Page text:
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Emergency Preparedness & Continuity of Operations: There are advantages to having a telework plan and infrastructure in the event of a disaster, whether natural or man-made. Staff and management may still communicate; clients can still be contacted; business goes on. Even if the organization is not interested in promoting telework, having employees in key areas trained and prepared for telework will place the organization in a better position continue vital work in the event of a disaster.

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Commute Trip Reduction & Environment Goals: The Washington Commute Trip Reduction Act applies to employers that have more than 100 employees at a single worksite starting their workday between 6-9 AM. These employers must develop a commuter plan in order to reduce the number of vehicle trips. Telework is one of several appropriate solutions. (See the links to the right for more information about CTR.)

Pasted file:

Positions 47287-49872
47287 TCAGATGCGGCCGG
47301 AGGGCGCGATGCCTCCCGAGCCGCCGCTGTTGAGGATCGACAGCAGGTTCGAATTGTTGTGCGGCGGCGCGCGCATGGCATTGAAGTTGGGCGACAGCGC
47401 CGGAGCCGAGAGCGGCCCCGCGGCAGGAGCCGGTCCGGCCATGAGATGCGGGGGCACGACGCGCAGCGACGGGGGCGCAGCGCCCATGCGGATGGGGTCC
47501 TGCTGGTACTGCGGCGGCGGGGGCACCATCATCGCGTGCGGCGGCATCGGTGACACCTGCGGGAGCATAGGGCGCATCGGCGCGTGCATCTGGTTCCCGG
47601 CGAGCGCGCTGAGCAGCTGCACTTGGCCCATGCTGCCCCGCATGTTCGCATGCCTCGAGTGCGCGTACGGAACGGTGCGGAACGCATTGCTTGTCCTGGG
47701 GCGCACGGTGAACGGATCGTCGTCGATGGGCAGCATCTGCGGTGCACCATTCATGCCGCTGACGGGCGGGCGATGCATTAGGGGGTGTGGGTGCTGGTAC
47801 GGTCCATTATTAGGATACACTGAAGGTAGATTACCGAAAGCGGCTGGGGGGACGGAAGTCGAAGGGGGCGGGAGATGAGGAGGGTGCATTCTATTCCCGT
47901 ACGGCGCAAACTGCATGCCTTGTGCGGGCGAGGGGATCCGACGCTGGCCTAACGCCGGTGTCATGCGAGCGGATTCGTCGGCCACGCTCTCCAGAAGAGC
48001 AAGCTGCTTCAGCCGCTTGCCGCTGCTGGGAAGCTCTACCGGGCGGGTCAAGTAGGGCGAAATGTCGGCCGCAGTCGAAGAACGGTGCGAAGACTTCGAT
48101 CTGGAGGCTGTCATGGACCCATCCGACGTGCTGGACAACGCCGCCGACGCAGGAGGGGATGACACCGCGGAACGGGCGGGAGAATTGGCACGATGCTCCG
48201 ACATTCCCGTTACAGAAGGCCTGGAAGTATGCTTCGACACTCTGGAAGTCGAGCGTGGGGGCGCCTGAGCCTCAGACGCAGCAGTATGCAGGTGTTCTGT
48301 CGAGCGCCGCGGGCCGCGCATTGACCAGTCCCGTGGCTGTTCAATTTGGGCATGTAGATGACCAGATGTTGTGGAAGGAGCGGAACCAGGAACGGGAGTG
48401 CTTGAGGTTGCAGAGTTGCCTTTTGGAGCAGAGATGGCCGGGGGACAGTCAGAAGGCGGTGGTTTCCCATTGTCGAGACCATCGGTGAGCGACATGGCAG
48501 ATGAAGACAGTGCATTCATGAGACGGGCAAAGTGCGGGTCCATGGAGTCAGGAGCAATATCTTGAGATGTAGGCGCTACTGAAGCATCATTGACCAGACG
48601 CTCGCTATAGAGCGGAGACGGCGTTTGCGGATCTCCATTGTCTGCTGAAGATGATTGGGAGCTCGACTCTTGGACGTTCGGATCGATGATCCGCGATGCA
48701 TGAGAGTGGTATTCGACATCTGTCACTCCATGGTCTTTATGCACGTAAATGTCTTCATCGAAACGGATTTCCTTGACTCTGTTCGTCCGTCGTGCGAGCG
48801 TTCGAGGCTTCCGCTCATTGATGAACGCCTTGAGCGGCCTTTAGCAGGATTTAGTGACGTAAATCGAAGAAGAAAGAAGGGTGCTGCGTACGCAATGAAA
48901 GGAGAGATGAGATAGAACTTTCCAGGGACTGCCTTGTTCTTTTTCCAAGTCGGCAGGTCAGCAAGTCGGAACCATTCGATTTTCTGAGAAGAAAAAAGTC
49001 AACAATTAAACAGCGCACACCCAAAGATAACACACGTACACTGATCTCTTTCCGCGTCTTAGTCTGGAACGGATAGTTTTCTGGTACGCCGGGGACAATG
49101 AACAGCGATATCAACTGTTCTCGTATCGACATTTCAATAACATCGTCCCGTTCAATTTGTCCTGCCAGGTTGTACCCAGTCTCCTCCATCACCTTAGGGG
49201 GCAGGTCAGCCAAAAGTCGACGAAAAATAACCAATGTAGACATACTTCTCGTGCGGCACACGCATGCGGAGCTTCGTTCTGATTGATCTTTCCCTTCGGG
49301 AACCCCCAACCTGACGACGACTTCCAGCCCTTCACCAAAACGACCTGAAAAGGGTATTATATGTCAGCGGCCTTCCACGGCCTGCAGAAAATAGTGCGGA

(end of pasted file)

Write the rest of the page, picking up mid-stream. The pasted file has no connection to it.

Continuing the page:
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Reduced Absenteeism: Many of the causes of absenteeism can be relieved by telework:

  • Reports claim that teleworkers take fewer sick days, and teleworkers themselves consistently report less stress because they telework. Employees with a minor cold or flu may want to work at least part of the day from home. More importantly, by doing so they avoid spreading the virus to coworkers.
  • Snow days, and other weather emergencies, are a thing of the past if employees are equipped to telework - as long as they have power at home.